Catherine was one of the most important saints in the religious culture of the late Middle Ages and arguably considered the most important of the virgin martyrs, a group including Agnes of Rome, Margaret of Antioch, Barbara, Lucia of Syracuse, Valerie of Limoges and many others. Her power as an intercessor was renowned and firmly established in most versions of her hagiography, in which she specifically entreats Christ at the moment of her death to answer the prayers of those who remember her martyrdom and invoke her name.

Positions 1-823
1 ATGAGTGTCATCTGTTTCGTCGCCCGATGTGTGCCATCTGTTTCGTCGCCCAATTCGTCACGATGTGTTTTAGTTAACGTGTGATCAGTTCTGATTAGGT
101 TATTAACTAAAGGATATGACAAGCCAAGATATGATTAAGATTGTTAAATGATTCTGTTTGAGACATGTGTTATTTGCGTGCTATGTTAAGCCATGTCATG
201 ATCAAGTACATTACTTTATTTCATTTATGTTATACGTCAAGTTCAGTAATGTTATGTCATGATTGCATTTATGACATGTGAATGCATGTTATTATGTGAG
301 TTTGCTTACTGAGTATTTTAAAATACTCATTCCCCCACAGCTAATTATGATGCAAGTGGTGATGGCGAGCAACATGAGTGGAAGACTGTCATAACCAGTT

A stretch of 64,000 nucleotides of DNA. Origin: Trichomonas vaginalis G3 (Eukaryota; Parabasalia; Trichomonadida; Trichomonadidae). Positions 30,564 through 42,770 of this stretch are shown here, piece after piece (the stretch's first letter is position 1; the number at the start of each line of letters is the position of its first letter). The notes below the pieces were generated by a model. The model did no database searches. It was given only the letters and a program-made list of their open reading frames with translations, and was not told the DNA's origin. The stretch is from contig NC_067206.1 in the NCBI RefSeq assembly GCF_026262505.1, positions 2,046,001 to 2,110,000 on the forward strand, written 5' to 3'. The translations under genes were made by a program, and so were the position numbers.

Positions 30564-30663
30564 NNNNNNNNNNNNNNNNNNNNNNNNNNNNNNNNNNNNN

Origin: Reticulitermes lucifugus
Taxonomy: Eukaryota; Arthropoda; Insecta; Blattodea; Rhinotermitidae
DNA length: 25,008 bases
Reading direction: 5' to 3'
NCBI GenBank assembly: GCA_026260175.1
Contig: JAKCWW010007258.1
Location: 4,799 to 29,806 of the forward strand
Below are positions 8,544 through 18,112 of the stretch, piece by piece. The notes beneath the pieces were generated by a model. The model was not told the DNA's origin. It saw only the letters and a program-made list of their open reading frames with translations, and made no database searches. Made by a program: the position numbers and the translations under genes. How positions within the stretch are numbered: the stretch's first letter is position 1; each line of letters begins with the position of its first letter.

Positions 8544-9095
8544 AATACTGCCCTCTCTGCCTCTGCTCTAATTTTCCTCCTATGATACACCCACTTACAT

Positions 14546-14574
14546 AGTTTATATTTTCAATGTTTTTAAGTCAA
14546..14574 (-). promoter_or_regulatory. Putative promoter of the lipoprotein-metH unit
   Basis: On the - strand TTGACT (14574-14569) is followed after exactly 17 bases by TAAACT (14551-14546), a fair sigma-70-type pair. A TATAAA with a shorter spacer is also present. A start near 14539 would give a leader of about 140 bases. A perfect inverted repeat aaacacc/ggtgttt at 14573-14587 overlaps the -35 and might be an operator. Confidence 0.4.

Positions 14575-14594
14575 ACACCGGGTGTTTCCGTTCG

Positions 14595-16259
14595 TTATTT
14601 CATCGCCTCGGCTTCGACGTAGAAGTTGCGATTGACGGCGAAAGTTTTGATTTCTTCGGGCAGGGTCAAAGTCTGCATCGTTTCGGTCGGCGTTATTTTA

The development of her medieval cult was spurred by the alleged rediscovery of her body around the year 800 (about 500 years after her death) at Mount Sinai, supposedly with hair still growing and a constant stream of healing oil issuing from her body. There are several pilgrimage narratives that chronicle the journey to Mount Sinai, most notably those of John Mandeville and Friar Felix Fabri. However, while the monastery at Mount Sinai was the best-known site of Catherine pilgrimage, it was also the most difficult to reach. The most prominent Western shrine was the monastery in Rouen that claimed to house Catherine's fingers. It was not alone in the west, however, and was accompanied by many scattered shrines and altars dedicated to Catherine throughout France and England. Some were better-known sites, such as Canterbury and Westminster, which claimed a phial of her oil, brought back from Mount Sinai by Edward the Confessor. Other shrines, such as St. Catherine's Hill, Hampshire were the focus of generally local pilgrimage, many of which are only identified by brief mentions in various texts, rather than by physical evidence.